The contents of this article are for information and educational purposes only. Patriot Propaganda does not officially recommend using any of the tactics, techniques or procedures presented.
“Shoot for the moon. Even if you miss, you’ll land among the stars.” NORMAN VINCENT PEALE
FOR ART ACTIVISTS around the world, the quest for perfection isn’t contained to the work people do, but bleeds into how they live out their lives. There is often an expectation for people who take any political stance to have the “right” position on everything: to be a master-in-all-things, an angel without wings. This criterion haunts the field. We sometimes force this unreal standard upon ourselves; other times, it’s enforced by critics and pundits with the charge “hypocrite!” With expectations like this, any inconsistency found in the work or behaviour of the art activist is seen to undermine all their efforts.
Here’s another way to consider this problem of perfection. It prevents us from experimenting, taking chances, taking breaks, failing or, tragically, ever beginning. In the end, it justifies taking no action, because when we set impossible standards of purity and consistency that no human being can meet, nothing we do will ever pass muster. Better than being imperfect, the perverse logic goes, is to do nothing… but then, of course, nothing changes.
We stand with Walt Whitman when he wrote:
Do I contradict myself?
Very well then I contradict myself,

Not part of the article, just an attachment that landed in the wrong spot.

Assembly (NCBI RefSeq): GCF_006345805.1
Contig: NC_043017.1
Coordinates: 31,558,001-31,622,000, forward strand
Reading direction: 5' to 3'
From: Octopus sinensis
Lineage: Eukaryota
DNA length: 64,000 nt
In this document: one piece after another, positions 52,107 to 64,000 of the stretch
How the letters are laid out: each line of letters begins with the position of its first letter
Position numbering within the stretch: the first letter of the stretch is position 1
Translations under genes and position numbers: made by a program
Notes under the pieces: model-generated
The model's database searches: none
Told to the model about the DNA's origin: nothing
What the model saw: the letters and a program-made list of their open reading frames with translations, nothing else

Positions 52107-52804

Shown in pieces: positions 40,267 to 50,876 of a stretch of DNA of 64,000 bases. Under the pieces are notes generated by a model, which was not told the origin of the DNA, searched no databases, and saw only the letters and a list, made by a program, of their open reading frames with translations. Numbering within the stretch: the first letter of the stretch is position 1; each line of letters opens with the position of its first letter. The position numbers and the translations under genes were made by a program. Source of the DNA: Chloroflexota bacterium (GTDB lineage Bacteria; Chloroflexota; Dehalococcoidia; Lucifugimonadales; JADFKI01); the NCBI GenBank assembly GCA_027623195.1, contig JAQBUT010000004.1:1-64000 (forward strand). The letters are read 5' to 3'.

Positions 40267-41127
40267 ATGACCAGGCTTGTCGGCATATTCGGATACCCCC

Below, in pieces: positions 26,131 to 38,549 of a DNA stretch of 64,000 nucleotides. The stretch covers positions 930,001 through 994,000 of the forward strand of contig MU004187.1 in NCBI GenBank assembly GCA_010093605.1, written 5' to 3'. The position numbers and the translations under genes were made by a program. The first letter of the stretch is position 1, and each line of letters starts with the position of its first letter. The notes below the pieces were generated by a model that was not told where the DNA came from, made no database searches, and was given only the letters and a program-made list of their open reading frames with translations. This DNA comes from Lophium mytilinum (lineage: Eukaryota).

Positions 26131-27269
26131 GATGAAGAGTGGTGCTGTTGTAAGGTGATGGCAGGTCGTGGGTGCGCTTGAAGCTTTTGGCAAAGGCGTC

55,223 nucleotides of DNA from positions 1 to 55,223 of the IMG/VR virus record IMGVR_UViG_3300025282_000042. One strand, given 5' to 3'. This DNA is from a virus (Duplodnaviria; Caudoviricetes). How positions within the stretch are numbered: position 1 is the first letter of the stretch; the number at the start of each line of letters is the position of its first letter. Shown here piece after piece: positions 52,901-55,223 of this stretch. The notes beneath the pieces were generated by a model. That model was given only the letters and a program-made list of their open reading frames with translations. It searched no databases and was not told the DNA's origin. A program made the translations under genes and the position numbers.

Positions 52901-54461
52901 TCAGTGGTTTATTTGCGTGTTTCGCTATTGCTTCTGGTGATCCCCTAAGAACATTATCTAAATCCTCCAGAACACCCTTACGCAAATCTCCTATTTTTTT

(I am large, I contain multitudes.)
Double standards get a bad rap, but we can make them work for us. We should set a high standard; establishing ambitious goals for ourselves. This gives us direction and focus. But the reality is that if our goals are suitably ambitious, we’ll always fall short. We must keep a second standard; what we’ll settle for. And we need to be compassionate with ourselves when we land somewhere in between.
We can set out to permanently improve the dynamic of our neighbourhood in concrete ways, and be happy when we are able to do it for an afternoon. We can hold one strict standard for what we strive for, and a forgiving one for what we’d be happy to achieve.
No single action or artwork will cause a revolution or topple a government. If we hold ourselves to that standard, then everything is a failure. That’s insane. Don’t think like that. Living by a double standard, to us, means allowing ourselves a spectrum of success instead of a single point. It means having high standards that we aspire to, and understanding that we will usually fall short. This isn’t failure, it simply means we are human.
FREEDOM OF CONSTRAINT
PARADOXICALLY, LIMITATIONS AND CONSTRAINTS can stimulate creativity. Yet when we talk about constraints with artists and activists, they seem to get nervous and irritated. This is totally understandable, particularly for people who have committed themselves to artistic and political freedom. But too much freedom is as stultifying as too many constraints. Imagine making a piece for which you are given an endless amount of time, all the space you could possibly need, and the freedom to work in any medium. A bit stifling, isn’t it? While total creative freedom sounds nice, in practice, we all work within the limitations of certain physical places, the creative mediums we know or can learn, and the relatively brief period of time in which we are alive. It is because we have these few and relatively broad boundaries that we can be creative in without being paralyzed by the infinite.